The long saga of the Greenpeace activists, whose ship, Artic Sunrise, was seized by Russian coast guard officials, continues today as at least five members, so far, have been charged with piracy. If convicted, the protesters could remain in a Russian prison for up to 15 years. According to Greenpeace, over a million messages in support of the activists have been sent to Russian embassies worldwide. Supporters can go to the Greenpeace website at any time and view a live timeline of the events, which gives accounts from the beginning as the events happen, revealing the fate of the activists.
The website timeline begins on September 18, when four inflatable rafts leave the Artic Sunrise and proceed to the oil platform of the Prirazlomnaya, a rig belonging to Gazprom, a Russian energy company. The protestors chose this particular oil rig for protest, claiming it to be the first to start production in Artic waters and will threaten the Artic environment.
In a link on the website, readers can live through the initial encounter of the activists with the Russian FSB border service, by going to the blog of 21-year old Camila Speziale, an activist from Argentina. In the blog, Speziale describes, in minute detail, the events that felt like, “I was living in a horror movie.” She recounts how the Russian Coast Guard had been following the Artic Sunrise for days. On Sept 18, in the cover of darkness, she and other protestors set out in four rafts with the intentions of boarding the Prirazlomnaya for a “peaceful protest.” As the rafts arrived at the platform, she recounts how she could see their “huge water cannons” in the distance. As the protestors began climbing up the side of the Prirazlomnaya, the Coast Guard rammed the ship. Two protestors, only identified by Speziale as Sini and Kruso, were pelted by the water cannons, while warning gunshots were fired in the air. As they began to climb down the ropes, the coast guard manipulated the ropes so that they would eventually land in the coast guard’s ship. As the two were taken into custody, Speziale, said, “My heart stopped for them and I wondered how far these people would go to stop us.” The Artic Sunrise was seized and then towed to Murmansk on Sept 24, where 30 people on board were placed under arrest.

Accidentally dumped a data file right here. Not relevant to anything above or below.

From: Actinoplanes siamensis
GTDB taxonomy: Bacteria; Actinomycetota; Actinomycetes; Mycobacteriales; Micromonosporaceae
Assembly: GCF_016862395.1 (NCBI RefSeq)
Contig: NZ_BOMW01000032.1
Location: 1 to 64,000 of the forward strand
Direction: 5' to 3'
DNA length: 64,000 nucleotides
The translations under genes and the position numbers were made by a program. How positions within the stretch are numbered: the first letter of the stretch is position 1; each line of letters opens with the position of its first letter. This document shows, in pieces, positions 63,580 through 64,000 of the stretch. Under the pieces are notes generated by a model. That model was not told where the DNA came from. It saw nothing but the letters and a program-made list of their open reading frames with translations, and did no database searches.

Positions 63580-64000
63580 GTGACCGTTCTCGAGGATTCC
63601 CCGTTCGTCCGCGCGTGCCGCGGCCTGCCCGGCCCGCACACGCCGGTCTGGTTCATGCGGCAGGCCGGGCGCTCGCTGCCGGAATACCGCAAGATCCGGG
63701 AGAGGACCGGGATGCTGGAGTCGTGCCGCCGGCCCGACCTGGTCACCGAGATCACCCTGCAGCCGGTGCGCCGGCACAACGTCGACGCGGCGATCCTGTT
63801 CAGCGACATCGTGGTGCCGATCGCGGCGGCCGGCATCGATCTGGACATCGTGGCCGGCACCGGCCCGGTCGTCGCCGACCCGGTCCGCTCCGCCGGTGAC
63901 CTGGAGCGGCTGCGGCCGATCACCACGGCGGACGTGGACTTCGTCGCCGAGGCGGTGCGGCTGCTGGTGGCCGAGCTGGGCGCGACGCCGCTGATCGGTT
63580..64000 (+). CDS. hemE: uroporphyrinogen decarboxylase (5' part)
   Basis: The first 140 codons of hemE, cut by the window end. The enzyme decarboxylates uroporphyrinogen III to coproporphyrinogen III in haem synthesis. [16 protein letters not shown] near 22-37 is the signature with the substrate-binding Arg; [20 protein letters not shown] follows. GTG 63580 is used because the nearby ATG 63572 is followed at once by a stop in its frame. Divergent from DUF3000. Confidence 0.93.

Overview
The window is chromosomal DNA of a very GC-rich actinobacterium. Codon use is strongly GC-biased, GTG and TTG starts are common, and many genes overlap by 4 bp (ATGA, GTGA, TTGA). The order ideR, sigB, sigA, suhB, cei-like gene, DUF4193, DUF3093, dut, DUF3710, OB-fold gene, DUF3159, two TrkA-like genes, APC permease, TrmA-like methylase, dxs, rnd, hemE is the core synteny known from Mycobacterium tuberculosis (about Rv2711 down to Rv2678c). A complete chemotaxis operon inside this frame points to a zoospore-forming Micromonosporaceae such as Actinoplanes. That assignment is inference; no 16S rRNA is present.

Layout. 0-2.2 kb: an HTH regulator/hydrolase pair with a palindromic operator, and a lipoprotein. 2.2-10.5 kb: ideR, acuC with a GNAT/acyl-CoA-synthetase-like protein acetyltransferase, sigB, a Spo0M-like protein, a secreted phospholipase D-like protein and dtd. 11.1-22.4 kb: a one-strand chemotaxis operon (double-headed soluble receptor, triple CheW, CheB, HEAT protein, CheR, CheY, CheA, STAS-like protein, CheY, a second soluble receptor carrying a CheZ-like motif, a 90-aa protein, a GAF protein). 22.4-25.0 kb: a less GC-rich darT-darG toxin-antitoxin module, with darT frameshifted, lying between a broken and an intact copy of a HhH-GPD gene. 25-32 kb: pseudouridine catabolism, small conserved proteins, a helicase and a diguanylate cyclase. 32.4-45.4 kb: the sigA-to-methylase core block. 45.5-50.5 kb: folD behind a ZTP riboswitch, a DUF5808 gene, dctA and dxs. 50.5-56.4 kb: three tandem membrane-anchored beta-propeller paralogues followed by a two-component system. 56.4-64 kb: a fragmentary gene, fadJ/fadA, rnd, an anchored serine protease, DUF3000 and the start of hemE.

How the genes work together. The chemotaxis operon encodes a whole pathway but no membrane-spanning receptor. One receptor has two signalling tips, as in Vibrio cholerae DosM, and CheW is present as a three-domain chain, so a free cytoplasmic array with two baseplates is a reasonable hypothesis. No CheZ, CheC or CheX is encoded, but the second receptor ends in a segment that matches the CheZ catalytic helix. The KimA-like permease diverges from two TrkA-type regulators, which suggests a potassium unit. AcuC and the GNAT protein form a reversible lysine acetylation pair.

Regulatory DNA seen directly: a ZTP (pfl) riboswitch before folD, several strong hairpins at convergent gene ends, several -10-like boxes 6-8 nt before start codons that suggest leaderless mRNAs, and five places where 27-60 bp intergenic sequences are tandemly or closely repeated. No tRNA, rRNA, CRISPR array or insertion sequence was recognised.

The dramatic account of the unfolding events surrounding the arrests of those on board the Artic Sunrise continues daily, hourly, and by minutes. The Greenpeace website also lists the names, country of origin, and fate of all the activists, from their initial arrest to today’s charges. So far the activists charged with piracy include: Roman Dolgov from Russia, Sini Saarela of Finland, Dimi Litvinov a Swedish/American, Anthony Prewitt, Philip Ball, and Alexandra Harris from the UK, Camila Speziale from Argentina, Faiza Oulahsen a Dutch protester, and Tomaz Dziemianczuk from Poland. Crew members of the Artic Sunrise who are also being charged with piracy are Mannes Ubels and two unnamed Ukrainian and Russian crewmembers.
As the story continues to unfold, the plight of the Greenpeace activists has become an international movement with the latest show of support at the Basel-Schalke Champions League Match, where a huge banner flew over the stadium proclaiming, “Don’t Foul the Artic, Free the Artic 30.” Watching the Greenpeace website live timeline is like watching the clock ticking on a time bomb and gives readers an up-to-the-minute story of the fate of these activists as the consequences they are facing becomes more and more real.
By: Lisa Nance